Internet of Crappy Things, part 2: RSA conference edition

The annual RSA Conference in San Francisco, California of Internet-of-things insecurity and how no amount of money can fix computer security.

SAN FRANCISCO — It’s an utterly played out platitude that the security industry is largely failing at its mission to protect computers and networks and all the nearly infinite data transiting the Internet.

It’s inarguable that properly securing traditional and general computing devices is a massive challenge. For the better part of the last decade, mobile has presented the industry with a new and similar set of challenges. It’s probably not a stretch to say that the fight to secure traditional and mobile computers is tipped severely in favour of the attackers, ethical, malicious and otherwise.

Walking the show floor at the RSA Conference in San Fransisco’s Moscone Center presents an absurd and ironic reality. There is some unknown number of millions of dollars invested in vendor booths, the purpose of which is to hawk of a multitude of security products and services to an equally multitudinous hoard of security professionals. Meanwhile, despite the vastly larger investments required to develop these products, people like Billy Rios, who famously gave an airport security hacking presentation last year, and David Jacoby are delivering hacking demos in which they wrest total control of home automation systems, networks and consumer devices.

To be fair, much of the business going on here at RSA is the business to business. This is not a consumer security conference by any stretch. Still, recent headlines and the relentless torrent of global security conferences pretty clearly demonstrate that computers are insecure, whether they’re in your home or in your office. Despite this, the broader tech industry is aggressively pursuing the bright idea to connect more and stranger things to the Internet on an exponential scale. This is the so-called “Internet of things,” and it’s not secure either.

Therefore it comes as little surprise that Billy Rios, founder of the security firm Laconicly, exploited a two year old vulnerability in a Vera smart-home automation device, which in turn offered him total access to that device’s network and all the computers attached to it.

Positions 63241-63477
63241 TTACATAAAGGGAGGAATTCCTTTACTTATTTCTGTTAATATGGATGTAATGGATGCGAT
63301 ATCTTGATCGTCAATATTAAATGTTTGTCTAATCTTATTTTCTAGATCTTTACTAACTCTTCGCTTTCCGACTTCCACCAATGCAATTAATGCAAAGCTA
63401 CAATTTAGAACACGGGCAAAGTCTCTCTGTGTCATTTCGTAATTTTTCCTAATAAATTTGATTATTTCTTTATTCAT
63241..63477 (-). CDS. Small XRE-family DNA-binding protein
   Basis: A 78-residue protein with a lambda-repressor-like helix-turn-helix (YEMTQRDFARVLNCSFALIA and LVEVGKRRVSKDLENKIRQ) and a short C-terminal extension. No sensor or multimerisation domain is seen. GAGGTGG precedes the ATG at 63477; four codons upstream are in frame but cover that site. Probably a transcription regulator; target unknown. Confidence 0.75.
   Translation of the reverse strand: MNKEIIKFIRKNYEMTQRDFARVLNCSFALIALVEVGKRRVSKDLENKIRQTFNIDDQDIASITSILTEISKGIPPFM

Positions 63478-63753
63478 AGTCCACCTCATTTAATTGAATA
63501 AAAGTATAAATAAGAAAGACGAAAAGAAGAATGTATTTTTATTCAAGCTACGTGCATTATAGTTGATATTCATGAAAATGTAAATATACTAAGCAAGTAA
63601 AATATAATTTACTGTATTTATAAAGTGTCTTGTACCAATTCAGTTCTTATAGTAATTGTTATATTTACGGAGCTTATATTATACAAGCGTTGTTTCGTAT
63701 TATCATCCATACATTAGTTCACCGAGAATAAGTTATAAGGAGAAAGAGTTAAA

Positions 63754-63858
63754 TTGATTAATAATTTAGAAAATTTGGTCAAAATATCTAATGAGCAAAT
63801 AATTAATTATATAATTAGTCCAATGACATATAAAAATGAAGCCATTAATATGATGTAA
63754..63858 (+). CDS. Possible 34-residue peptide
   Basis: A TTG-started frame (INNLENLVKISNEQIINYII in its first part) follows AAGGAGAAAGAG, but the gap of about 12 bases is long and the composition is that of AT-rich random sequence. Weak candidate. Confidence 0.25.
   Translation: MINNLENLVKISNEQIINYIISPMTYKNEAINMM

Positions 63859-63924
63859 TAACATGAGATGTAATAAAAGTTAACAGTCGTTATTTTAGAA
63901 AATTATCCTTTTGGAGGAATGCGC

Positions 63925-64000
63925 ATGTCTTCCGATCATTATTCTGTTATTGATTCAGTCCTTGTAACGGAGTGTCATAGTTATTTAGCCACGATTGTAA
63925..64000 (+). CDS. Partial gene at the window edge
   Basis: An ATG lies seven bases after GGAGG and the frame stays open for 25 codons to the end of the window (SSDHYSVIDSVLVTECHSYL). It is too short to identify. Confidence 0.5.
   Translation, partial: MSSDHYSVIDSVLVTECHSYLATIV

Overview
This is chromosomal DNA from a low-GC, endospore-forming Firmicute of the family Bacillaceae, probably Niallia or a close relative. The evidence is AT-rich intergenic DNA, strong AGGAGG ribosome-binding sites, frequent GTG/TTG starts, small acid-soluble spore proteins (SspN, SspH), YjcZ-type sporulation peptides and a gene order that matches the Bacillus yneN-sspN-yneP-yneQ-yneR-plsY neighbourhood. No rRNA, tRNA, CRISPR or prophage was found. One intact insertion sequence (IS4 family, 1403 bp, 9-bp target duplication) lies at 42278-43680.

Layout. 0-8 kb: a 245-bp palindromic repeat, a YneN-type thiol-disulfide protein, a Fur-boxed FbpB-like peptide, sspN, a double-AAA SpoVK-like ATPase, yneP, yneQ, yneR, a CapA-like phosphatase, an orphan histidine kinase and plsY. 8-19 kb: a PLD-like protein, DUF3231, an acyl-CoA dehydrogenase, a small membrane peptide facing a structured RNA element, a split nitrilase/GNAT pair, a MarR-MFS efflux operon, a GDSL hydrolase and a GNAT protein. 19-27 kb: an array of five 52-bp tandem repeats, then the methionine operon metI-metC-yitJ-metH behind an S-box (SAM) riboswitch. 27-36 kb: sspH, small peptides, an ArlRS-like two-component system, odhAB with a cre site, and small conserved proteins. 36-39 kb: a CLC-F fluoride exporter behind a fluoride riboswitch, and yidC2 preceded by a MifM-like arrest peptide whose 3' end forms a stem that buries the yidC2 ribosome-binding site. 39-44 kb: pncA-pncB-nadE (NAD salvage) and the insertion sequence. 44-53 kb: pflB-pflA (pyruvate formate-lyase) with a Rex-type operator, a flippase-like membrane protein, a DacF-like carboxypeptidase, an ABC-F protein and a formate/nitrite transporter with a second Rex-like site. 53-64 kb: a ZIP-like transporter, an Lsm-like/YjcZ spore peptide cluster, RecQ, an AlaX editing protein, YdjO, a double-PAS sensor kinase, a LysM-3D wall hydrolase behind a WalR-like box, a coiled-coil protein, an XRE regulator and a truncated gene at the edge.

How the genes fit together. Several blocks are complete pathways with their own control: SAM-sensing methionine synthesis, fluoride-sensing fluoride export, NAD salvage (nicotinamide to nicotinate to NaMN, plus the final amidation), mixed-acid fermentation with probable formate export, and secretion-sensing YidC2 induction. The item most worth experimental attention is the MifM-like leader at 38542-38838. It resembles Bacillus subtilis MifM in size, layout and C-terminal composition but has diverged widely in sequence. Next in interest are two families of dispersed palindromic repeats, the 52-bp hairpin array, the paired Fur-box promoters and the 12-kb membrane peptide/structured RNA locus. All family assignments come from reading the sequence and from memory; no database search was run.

Rios exploited a cross-site forgery request vulnerability in the Vera home automation system and forced it to accept a modified firmware update. More specifically, Rios used a phishing scheme in which he compelled his (hypothetical) victim to visit a malicious website with a bit of embedded malvertising.

The Vera device’s firmware update mechanism is then turned off, and Rios uploaded his own firmware, which, in this case, was a playable copy Pac-Man. His “malicious” firmware is fun, but the point is that he could upload whatever he wanted to a device designed to control hundreds of other IoT devices, like smart locks, thermostats, lights, alarm systems and garage doors to name a few.

Kelly Jackson Higgins of Dark Reading is reporting that Vera will fix the bug with a yet to be released firmware update.

One day later, Kaspersky Lab senior security researcher, David Jacoby, deployed a mixture of malicious code, exploits and phishing techniques to compromise a network storage device attached to his home network in Sweden. His presentation is part of a larger home hacking project, which the Kaspersky Daily has documented at length.

Jacoby probably put it best he said that most of the vendors making these products simply do not care about the various security vulnerabilities he reported to them. Network segmentation, he said, is likely the best mitigation for these holes. Unfortunately, network segmentation is a fairly complicated fix for your average users.

About 20 minutes after Jacoby’s talk, Yier Jin, a hardware hacker and assistant professor at the University of Central Florida, showed us a backdoor in Nest’s wildly popular smart thermostat devices.

Jin found a backdoor in Nest devices which allowed him to install malicious firmware on those devices. In addition to that, he found ways to monitor the gobs of data that Nest devices relay to Nest’s cloud servers. This, he explained, is often sensitive data. If properly monitored, an attacker could make all sorts of determinations about when a Nest user is or is not home. On a more principled level, there is no way for the user to opt out of this data collection. If that wasn’t enough, Jien’s root access could allow him to pivot to other devices on the same network, brick the Nest device, see plain-text network credentials and more.

TL;DR — Despite hundreds of billions of dollars in security investment, traditional computers, let-alone the so-called Internet of (crappy) Things, remain hopelessly exposed to attacks.